HS2 Ministers says there is no need for inquiry into spiralling costs

HS2 Minister Huw Merriman claims a public inquiry is not needed to figure out why the cost of the high-speed rail project has spiralled as there is already enough scrutiny.

It comes after Prime Minister Rishi Sunak axed the northern leg, which was due to link Birmingham and Manchester, last week due to concerns about ballooning costs and said £36bn of the money “saved” will be invested in hundreds of other transport projects.

Phase one of HS2, linking London and Birmingham, is expected to cost at least £45bn – more than double the original estimate of £20bn which was made back in 2012.

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The cost per-mile is five times higher than similar rail projects built in Europe, according to a report from Ernst & Young.

An early representation of what the HS2 trains could look likeAn early representation of what the HS2 trains could look like
An early representation of what the HS2 trains could look like

However, Mr Merriman said there is no need for a public inquiry into HS2, because spending on the project is routinely scrutinised by MPs in the House of Commons and the Transport Committee.

“I welcome the scrutiny. I used to do the scrutiny when I chaired the select committee,” he said.

“We now are focused on delivering the parts of HS2 that still need to be delivered at a better cost. The Euston part of it is particularly important for us to reset and get right.”

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In a report published last week, the Department of Transport claimed the soaring costs has been “driven by a range of factors including overoptimistic cost estimations, changes to scope and schedule, and poor delivery performance”, as well as high inflation.

HS2 Minister Huw MerrimanHS2 Minister Huw Merriman
HS2 Minister Huw Merriman

It came after the National Audit Office highlighted a range of issues with the management of the HS2 Euston station project in central London, claiming £106m had been wasted on designs that were not used and a two-year pause on construction had caused costs to rise.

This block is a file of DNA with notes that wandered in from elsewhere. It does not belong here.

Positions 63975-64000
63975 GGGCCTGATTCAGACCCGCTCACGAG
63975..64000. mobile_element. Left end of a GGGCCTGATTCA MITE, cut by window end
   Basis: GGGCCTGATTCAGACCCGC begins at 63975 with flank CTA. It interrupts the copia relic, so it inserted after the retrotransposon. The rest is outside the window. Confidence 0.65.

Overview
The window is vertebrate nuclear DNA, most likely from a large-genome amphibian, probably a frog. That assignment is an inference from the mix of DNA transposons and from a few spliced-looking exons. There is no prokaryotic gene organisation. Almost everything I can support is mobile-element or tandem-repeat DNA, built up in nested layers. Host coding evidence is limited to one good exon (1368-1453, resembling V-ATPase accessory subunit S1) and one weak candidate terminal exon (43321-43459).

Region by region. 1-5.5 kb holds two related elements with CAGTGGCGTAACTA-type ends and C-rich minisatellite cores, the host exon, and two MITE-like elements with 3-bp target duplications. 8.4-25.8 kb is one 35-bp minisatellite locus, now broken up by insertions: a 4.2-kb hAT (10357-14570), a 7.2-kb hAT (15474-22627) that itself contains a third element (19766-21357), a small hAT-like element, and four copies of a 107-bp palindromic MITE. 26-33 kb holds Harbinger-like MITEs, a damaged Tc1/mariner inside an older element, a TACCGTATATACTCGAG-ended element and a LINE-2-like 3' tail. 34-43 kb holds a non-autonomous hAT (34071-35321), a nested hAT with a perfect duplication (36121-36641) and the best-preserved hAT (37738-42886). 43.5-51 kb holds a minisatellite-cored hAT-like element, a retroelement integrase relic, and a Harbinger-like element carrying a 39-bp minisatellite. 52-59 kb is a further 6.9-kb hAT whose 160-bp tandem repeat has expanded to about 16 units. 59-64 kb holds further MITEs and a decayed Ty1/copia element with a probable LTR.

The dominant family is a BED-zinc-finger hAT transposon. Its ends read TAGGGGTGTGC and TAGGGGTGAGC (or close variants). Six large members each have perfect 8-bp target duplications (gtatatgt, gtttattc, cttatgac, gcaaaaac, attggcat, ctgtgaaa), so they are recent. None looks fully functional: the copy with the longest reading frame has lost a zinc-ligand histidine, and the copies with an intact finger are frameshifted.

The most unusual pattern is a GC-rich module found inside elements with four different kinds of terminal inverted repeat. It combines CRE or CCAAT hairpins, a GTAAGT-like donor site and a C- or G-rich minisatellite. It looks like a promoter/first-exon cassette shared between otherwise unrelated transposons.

The Government said it is now looking to “strip back the project” and abandon plans for an expensive tunnel and underground station, after wasting “four years on two unaffordable designs”.

Douglas Oakervee’s review of HS2, published in 2020, found the full Y-shaped route with legs to Manchester and Leeds would cost £108bn, but deliver at least £1.30 of benefit for each pound of public money spent.

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But the Government is now claiming “benefits have dwindled” and “it is forecast that we could get less value out than we put in: possibly as little as 80p for every £1 invested by the taxpayer”.

The northern leg of HS2 was expected to cost £26bn and be opened to passengers at some point between 2035 to 2041, until it was scrapped.

Transport Secretary Mark Harper has said paying off contracts previously awarded for HS2 work will cost hundreds of millions of pounds, but it will “broadly balance out” with money recovered from selling land and property acquired for the high-speed railway.

HS2 Ltd figures show £562m was spent on land and property for HS2 north of Birmingham.

That includes £205m for Phase 2a between the West Midlands and Crewe, £196m for Phase 2b between Crewe and Manchester, and £161m for HS2’s eastern leg in the Midlands.